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SLEEPY HOLLOW – Danny Elfman

November 19, 1999 Leave a comment Go to comments

sleepyhollowOriginal Review by Jonathan Broxton

Good news, folks! Danny Elfman is back with a vengeance, delivering a score for Tim Burton’s Sleepy Hollow which will have fans nostalgic for the Batman days and those in love with his new, more mature works shaking with delight in equal measure. Tim Burton has, of course, always been the greatest musical inspiration for Danny Elfman, who wrote four of the finest scores of his career for his films: Beetlejuice, Batman, Edward Scissorhands and The Nightmare Before Christmas. Sleepy Hollow not only joins that illustrious list of credits, but in many ways surpasses it, because despite not being as thematically memorable, the new score is certainly the most satisfying in terms of orchestration, cue construction and intelligence.

Sleepy Hollow is based on the classic story of Ichabod Crane and the Headless Horseman, written by Washington Irving as a cautionary tale for children who venture too far from their homes after dark. Burton’s version, however, is most definitely not for children, displaying a hitherto unheralded bloodthirstiness in the director’s work. Depp stars as Crane himself, a police constable from 19th century New York city, sent upstate into the rural farming community of Sleepy Hollow to investigate a series of mysterious murders in which the victims were all beheaded. As Crane delves deeper into the circumstances surrounding the terrible deaths, he finds himself immersed in sinister goings-on involving unspeakable acts of betrayal, lust and witchcraft.

Just to make it absolutely clear, Sleepy Hollow is most definitely not another Batman, although it does go some way to recapturing the glory years of the early nineties. Instead, Sleepy Hollow could be seen as a “best of both worlds” score, combining the thematic content and raw power of those earlier triumphs with the orchestral complexity and experimental nature of his more recent efforts. Many have lamented the fact that Elfman does not write as he used to, myself included, but having now heard this score, I feel that Elfman’s intentions are clearer in my own mind. It’s not that Elfman cannot write like that any more; he has simply moved on, and outgrown the comic book fantasies of old. But, when the situation calls for it, he can still deliver the goods if he so chooses.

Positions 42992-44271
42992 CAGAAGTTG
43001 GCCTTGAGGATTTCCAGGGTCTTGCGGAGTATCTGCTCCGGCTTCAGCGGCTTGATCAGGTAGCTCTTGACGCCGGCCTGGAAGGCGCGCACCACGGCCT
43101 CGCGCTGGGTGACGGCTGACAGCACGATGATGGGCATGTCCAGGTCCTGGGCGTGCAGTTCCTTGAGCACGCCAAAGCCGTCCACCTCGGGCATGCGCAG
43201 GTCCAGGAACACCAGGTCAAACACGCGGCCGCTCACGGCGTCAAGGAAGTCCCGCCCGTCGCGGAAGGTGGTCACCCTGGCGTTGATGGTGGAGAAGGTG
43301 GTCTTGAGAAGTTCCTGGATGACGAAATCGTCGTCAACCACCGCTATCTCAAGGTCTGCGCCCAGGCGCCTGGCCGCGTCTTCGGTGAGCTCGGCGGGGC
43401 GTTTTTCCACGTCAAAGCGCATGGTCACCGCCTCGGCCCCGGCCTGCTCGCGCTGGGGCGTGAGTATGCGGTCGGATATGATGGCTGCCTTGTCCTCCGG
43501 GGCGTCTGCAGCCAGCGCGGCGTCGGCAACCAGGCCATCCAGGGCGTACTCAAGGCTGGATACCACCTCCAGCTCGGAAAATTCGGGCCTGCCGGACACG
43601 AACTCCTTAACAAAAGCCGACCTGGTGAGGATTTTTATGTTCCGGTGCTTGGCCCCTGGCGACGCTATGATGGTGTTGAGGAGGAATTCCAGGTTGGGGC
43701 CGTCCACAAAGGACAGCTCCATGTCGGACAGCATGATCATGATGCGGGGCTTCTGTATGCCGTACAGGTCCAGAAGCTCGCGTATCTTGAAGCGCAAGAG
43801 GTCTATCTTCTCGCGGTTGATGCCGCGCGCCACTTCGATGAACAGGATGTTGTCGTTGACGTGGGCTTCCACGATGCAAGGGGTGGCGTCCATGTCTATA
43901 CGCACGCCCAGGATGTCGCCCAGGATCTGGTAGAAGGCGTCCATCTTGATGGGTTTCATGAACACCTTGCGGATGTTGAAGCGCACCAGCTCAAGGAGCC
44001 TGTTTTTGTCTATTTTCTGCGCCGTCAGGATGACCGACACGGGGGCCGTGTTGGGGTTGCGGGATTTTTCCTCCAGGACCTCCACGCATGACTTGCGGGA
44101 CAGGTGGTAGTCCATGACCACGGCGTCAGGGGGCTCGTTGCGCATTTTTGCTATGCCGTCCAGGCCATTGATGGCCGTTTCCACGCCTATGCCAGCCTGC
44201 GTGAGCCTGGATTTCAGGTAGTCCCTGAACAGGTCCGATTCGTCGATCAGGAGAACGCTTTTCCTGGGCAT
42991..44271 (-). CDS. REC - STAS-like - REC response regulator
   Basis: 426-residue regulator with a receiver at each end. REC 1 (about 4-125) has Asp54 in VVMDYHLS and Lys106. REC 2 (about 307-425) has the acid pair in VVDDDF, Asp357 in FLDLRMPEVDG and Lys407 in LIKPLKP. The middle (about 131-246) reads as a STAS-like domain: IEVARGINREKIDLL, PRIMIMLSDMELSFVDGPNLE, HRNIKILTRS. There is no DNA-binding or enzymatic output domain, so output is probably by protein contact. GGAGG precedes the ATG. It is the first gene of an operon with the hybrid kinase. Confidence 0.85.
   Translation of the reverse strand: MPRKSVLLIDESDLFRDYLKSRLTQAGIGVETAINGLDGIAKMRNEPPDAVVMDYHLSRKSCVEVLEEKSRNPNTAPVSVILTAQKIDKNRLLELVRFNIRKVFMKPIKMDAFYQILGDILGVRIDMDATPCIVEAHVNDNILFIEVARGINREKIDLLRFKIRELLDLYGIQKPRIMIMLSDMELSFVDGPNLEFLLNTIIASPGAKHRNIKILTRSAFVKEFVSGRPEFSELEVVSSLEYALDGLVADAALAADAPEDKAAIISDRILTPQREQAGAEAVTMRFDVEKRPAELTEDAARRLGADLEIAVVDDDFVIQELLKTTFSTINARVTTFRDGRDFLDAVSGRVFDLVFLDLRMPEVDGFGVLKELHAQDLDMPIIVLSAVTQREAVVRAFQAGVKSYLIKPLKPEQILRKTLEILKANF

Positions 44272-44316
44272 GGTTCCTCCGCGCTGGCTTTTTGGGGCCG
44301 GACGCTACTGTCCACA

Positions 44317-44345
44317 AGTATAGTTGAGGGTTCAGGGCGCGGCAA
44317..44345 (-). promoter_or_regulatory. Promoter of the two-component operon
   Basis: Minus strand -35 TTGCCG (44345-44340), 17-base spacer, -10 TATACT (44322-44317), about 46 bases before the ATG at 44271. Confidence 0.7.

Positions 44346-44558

Mixing a large symphony orchestra with a mixed choir and a boy soprano soloist, the main thematic content of Sleepy Hollow comes by way of a five-note motif for the Horseman himself, performed mainly by brasses whenever the decapitated devil is on screen. It receives a large, expansive statement during the ‘Introduction’ and ‘Main Titles’, and makes significant appearances in many cues thereafter, notably in the action material. Interestingly, Sleepy Hollow also contains some of the most conventionally beautiful heard from Elfman in a while. An unexpectedly lyrical string bridge pops up two minutes into the ‘Main Title’, never to be heard again, while a stunningly beautiful romantic motif for Ichabod and Christina comes sweeping to the fore in ‘The Gift’, ‘Tender Moment’ and ‘Love Lost’.